STARKVILLE, Miss. – The Mississippi Department of Agriculture and Commerce has issued a Section 24c label for the aerial application of the herbicide clomazone to control annual grasses in rice. The special registration (label) is in effect until Dec. 31, 2004.
Clomazone is sold under the trade names Command 3ME and Commit 3ME. Command 3ME is manufactured by FMC; Commit 3ME is manufactured by Agriliance.
The department has authority from the U.S. Environmental Protection Agency (EPA) under Section 24c of the Federal Insecticide, Fungicide and Rodenticide Act (FIFRA) to register a pesticide for use only in Mississippi. A 24c registration is approved by EPA and issued by a state when a special local need, as defined under the guidelines and regulations of EPA, can be determined. The department's Bureau of Plant Industry is responsible for the administration and enforcement of Section 24c registrations for pesticides.
"Aerial application of this herbicide will allow our rice producers more flexibility in early control of annual grasses," said Mike Tagert, director of the Bureau of Plant Industry. "It is crucial that our producers achieve good pre-emergence control of troublesome grasses and weeds early in the game."
A special local need is justified when (1) an EPA-registered product is not available or registered for a particular application or, (2) an EPA-registered product or application is not as safe, practical and useful as an unregistered product or application would be.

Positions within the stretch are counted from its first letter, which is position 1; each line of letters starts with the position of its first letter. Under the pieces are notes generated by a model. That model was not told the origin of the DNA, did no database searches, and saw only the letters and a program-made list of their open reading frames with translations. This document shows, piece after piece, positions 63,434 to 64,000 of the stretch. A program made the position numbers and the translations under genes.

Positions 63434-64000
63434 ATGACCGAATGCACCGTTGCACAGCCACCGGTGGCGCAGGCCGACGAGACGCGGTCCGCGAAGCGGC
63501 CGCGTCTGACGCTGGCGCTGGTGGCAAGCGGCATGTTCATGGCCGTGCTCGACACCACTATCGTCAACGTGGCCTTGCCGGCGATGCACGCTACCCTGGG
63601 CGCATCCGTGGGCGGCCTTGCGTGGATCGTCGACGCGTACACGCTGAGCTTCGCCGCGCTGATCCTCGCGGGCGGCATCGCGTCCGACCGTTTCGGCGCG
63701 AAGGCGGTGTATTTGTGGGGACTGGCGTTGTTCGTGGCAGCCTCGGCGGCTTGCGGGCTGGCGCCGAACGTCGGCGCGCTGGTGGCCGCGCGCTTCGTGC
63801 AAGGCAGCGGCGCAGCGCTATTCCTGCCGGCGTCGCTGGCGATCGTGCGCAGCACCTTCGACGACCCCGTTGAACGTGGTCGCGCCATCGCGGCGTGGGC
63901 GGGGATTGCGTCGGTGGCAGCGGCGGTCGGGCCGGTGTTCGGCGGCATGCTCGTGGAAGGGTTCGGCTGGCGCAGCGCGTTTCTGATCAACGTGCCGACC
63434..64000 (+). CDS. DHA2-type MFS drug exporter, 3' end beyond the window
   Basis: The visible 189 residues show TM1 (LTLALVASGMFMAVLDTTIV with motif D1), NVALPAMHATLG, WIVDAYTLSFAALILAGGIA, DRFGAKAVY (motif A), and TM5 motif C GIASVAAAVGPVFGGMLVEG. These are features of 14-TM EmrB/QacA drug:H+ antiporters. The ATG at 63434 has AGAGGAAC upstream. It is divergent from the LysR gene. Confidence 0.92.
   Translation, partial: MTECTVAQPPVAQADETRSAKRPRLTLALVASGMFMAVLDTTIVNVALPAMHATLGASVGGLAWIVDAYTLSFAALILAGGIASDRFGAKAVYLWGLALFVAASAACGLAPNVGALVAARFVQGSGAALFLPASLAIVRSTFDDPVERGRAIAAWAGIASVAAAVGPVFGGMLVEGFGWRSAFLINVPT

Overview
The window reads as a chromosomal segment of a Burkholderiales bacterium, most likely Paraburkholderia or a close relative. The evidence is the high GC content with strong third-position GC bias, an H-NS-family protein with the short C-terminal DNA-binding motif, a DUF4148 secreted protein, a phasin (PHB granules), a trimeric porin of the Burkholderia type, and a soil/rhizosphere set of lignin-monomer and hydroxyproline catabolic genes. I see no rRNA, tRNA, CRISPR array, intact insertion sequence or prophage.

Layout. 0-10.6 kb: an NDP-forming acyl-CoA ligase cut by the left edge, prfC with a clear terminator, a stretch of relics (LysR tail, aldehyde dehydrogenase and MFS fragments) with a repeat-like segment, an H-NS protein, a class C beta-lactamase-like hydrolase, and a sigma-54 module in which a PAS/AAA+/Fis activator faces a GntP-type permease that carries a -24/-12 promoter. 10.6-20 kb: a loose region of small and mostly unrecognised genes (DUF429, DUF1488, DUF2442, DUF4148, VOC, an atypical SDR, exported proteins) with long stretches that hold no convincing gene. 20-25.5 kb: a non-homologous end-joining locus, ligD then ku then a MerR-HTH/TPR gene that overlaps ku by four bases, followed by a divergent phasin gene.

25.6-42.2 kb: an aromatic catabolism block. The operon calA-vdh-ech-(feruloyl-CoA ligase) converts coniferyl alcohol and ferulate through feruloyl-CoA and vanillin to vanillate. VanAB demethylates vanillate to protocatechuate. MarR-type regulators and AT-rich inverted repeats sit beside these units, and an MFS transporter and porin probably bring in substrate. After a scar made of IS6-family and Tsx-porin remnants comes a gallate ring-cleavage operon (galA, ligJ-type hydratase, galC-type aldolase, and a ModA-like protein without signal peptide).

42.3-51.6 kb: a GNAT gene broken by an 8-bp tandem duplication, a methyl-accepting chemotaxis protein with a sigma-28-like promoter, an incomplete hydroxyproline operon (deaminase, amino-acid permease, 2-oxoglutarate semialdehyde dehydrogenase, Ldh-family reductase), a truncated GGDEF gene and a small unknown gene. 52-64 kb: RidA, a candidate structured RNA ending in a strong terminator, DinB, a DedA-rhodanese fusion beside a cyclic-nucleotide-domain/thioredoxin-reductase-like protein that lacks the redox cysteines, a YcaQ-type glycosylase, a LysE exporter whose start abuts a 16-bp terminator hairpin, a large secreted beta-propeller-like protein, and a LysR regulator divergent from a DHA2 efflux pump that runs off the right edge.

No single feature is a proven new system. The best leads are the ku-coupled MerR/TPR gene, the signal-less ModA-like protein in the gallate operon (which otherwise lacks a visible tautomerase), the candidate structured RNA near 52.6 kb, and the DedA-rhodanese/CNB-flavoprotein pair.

Mississippi producers annually plant from 215,000 acres to 300,000 acres of rice, depending upon the strength of market prices. In 2003, the state rice farmers set a new yield-record in averaging more than 6,800 pounds of rice per acre. USDA predicts that farmers in Mississippi will plant about 245,000 acres of rice in 2004.
Rice farmers in Mississippi have used clomazone by ground application to control annual grasses, such as barnyardgrass, broadleaf signalgrass, crabgrass, fall panicum and sprangletop. EPA approved a trial aerial application of clomazone on test sites in Mississippi in 2003.
The application window for clomazone is typically from up to two weeks before planting rice to one week after planting but before annual grasses and other weeds emerge.
Counties in Mississippi with significant acreage in rice are: Bolivar, Coahoma, Carroll, DeSoto, Grenada, Holmes, Humphreys, Issaquena, Leflore, Quitman, Sharkey, Sunflower, Tallahatchie, Tate, Tunica, Washington and Yazoo.
Arkansas and Missouri each have issued a 24c label for aerial application of clomazone on rice.